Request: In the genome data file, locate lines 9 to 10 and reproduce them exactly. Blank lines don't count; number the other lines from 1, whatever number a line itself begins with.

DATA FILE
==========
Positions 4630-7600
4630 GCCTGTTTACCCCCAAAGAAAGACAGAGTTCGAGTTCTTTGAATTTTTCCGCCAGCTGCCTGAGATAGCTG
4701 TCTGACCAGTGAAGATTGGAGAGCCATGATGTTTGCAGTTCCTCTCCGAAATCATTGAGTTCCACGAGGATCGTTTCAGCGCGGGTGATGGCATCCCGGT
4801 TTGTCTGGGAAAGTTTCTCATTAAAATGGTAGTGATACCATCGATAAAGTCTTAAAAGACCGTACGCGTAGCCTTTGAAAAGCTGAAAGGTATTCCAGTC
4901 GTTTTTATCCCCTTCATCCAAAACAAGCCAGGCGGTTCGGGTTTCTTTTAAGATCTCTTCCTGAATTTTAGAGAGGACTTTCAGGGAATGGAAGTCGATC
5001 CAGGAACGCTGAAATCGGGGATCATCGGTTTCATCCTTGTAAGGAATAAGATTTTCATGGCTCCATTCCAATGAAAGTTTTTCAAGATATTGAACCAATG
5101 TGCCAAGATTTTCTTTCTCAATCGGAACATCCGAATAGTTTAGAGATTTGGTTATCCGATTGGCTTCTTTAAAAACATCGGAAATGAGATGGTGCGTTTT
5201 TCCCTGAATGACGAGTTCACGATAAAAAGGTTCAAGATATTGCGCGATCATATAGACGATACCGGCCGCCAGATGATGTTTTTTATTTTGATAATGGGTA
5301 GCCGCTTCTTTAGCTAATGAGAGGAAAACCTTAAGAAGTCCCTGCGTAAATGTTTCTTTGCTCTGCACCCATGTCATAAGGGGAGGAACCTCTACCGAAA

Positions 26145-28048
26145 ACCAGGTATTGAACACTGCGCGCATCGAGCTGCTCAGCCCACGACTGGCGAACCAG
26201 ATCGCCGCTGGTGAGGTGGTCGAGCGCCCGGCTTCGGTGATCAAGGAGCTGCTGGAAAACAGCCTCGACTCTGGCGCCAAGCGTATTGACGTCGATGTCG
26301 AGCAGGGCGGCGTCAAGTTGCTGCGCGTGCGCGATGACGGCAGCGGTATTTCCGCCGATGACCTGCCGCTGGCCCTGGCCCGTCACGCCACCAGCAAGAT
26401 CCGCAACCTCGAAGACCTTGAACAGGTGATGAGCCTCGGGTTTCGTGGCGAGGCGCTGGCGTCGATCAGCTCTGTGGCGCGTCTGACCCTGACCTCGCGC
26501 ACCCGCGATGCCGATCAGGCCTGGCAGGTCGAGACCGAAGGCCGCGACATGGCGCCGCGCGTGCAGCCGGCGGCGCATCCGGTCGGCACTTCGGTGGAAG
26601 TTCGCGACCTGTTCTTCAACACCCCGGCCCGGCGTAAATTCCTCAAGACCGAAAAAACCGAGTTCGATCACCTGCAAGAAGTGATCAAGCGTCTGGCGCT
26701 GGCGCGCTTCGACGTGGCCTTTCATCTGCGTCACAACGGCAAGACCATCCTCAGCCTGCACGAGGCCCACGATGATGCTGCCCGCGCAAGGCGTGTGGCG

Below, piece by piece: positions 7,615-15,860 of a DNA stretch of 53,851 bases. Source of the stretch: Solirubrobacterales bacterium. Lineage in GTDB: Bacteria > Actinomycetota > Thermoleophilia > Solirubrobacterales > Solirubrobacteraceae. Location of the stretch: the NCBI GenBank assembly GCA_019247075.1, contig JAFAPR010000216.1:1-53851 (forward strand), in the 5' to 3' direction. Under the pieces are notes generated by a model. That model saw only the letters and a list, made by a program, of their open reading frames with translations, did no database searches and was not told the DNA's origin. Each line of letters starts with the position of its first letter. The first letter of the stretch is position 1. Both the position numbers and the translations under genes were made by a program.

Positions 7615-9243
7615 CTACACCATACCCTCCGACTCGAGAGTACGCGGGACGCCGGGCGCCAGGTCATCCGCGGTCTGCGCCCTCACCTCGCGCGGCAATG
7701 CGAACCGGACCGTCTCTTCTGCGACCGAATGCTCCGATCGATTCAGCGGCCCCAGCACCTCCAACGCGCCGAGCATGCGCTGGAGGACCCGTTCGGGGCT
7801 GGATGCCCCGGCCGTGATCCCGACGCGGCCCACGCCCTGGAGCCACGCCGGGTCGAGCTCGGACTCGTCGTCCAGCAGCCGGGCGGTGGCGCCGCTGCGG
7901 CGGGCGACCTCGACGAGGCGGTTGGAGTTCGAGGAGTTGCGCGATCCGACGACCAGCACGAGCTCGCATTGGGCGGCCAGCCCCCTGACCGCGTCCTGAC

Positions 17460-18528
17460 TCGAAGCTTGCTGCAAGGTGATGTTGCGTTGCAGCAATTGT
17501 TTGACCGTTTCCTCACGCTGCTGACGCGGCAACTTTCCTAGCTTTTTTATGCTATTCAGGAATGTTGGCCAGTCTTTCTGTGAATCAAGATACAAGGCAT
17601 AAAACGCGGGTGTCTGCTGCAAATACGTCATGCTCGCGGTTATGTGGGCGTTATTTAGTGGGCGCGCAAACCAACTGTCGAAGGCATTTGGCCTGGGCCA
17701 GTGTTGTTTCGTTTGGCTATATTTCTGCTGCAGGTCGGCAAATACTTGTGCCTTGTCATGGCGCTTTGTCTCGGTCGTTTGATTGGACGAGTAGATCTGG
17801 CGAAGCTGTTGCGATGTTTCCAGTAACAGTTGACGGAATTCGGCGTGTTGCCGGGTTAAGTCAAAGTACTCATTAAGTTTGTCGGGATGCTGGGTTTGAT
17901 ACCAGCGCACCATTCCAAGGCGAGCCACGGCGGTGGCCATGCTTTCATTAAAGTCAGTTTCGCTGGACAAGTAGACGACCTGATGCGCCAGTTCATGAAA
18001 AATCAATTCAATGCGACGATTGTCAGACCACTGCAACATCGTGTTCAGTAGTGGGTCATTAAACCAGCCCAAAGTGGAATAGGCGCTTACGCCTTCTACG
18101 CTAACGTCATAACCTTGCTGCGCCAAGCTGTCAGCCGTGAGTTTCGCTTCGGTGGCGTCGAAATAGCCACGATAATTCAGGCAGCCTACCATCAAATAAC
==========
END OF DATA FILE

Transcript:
5301 GCCGCTTCTTTAGCTAATGAGAGGAAAACCTTAAGAAGTCCCTGCGTAAATGTTTCTTTGCTCTGCACCCATGTCATAAGGGGAGGAACCTCTACCGAAA

Positions 26145-28048